Norway critical to the EU’s proposed ban on trade in seal products
The EU is close to adopting a trade ban on seal products that may be incompatible with international trade rules. The European Parliament will vote on the proposed trade ban during the plenary session in Strasbourg from 4 to 7 May. Norwegian Foreign Minister Jonas Gahr Støre believes such a ban will affect Norway unfairly.
Jonas Gahr Støre comments: “An EU ban on trade in seal products threatens our ability to manage our marine resources. Norwegian sealing comprises a sustainable and modern approach to the harvesting of marine resources. We presume that the EU takes due account of the scientific basis for Norwegian sealing. The proposed ban is a serious and fundamental challenge to a close partner of the EU.”
Mr Støre now urges the EU member states to take full account of the scientific facts when making their decision. The European Commission’s own impact assessment describes Norwegian sealing methods as fully acceptable. The seal hunt is supervised by official inspectors, and the hunters have to pass annual shooting tests. Norwegian sealing is probably the most regulated and best controlled form of hunting practised anywhere in the world.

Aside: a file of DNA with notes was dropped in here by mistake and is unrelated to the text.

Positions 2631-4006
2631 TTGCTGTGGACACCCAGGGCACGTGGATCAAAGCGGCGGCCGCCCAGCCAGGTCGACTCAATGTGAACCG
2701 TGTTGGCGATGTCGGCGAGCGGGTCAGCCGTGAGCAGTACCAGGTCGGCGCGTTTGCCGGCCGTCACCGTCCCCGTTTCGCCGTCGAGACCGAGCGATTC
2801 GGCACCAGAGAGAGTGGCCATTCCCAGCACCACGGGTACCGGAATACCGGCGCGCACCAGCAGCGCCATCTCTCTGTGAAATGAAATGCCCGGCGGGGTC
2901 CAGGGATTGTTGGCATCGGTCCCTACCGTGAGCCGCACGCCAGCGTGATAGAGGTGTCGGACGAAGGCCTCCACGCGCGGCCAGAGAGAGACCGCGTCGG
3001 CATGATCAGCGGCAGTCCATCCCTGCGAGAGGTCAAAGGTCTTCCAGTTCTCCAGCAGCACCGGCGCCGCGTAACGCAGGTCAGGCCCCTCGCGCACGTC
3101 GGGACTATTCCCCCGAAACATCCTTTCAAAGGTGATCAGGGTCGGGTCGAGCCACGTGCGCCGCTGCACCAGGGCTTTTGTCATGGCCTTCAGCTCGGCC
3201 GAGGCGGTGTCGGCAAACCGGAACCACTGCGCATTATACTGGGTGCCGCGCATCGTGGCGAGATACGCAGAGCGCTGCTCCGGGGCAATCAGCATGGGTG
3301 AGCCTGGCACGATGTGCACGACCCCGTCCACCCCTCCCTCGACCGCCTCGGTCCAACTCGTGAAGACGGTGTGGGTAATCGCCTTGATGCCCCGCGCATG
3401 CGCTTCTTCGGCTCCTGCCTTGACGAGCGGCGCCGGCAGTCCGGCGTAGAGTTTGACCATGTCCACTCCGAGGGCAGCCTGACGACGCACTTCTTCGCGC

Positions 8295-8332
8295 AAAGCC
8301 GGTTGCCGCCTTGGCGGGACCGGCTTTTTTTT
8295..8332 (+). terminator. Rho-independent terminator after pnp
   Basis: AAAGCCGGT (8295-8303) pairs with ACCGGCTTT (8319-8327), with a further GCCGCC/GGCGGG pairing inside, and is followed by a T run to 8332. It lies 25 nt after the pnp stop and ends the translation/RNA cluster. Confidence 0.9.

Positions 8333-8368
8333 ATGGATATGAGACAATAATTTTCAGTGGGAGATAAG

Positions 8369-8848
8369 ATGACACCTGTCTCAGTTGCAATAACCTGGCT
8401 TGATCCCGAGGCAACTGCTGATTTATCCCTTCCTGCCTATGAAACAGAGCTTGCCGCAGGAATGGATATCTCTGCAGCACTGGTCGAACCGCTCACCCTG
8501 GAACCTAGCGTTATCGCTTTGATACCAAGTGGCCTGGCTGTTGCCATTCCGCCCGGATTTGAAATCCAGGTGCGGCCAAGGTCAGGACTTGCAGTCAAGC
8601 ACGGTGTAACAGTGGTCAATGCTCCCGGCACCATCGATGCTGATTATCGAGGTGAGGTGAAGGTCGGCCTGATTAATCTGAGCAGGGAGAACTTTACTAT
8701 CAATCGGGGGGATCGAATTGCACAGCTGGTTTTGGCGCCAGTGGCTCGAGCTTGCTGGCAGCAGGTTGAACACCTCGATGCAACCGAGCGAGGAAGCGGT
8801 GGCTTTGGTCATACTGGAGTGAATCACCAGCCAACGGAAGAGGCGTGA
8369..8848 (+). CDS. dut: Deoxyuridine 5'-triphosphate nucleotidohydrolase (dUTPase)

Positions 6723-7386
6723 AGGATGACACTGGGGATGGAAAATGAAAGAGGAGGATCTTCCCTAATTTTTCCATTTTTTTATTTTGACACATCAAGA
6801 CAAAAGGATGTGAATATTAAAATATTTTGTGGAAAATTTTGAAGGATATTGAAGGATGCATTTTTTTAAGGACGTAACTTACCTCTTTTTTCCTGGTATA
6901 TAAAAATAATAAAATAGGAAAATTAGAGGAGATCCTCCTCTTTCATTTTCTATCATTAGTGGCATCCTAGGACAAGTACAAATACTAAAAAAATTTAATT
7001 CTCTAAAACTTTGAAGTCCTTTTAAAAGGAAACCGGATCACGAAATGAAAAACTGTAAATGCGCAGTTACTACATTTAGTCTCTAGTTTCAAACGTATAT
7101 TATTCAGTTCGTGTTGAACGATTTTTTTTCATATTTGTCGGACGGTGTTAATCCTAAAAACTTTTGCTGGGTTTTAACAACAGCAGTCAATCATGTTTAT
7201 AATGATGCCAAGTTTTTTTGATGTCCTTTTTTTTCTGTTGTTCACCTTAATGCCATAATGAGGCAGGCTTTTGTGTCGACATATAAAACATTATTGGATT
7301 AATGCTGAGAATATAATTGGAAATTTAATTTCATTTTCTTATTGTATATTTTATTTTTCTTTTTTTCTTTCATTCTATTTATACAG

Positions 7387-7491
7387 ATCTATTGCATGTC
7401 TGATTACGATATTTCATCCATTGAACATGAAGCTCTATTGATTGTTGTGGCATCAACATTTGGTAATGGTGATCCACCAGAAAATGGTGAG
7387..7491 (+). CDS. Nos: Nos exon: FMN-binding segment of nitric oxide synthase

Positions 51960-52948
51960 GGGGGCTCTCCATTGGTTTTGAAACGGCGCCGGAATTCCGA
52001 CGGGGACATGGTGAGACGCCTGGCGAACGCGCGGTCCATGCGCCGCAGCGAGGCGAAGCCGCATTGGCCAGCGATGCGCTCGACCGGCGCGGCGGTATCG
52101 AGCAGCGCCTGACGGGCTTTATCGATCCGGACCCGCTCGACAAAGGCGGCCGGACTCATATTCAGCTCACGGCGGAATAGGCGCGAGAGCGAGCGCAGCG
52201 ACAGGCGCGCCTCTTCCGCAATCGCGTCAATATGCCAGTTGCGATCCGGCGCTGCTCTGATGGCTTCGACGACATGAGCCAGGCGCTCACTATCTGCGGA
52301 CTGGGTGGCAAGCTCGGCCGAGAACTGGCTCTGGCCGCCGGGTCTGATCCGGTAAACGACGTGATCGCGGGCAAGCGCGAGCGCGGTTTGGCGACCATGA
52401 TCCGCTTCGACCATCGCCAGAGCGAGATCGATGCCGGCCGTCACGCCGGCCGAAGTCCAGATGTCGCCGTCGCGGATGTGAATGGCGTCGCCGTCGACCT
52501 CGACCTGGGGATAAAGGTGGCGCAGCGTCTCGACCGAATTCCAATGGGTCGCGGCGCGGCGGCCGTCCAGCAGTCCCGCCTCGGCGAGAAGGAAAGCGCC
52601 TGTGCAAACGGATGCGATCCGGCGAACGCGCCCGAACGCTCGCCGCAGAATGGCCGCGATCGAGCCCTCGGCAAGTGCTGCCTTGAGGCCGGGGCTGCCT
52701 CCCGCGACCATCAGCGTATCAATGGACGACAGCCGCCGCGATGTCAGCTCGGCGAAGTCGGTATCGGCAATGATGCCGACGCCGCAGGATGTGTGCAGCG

The proposed ban may constitute a dangerous precedent for trade in animal products that are harvested in a sustainable and ethical way. Norway reiterates its willingness to cooperate with the European Commission on the development of an international standard for seal hunting.
“We should be able to expect mutual and committing cooperation for the management of marine resources from our closest partner. A ban on trade in seal products would, in our view, run counter to the EU’s international trade obligations. In order to safeguard Norwegian interests, we have therefore informed the EU that we will request consultations under the WTO Dispute Settlement Mechanism if the EU introduces an extensive ban,” Mr Støre adds.
Source: Regjeringen.no. (Government.no)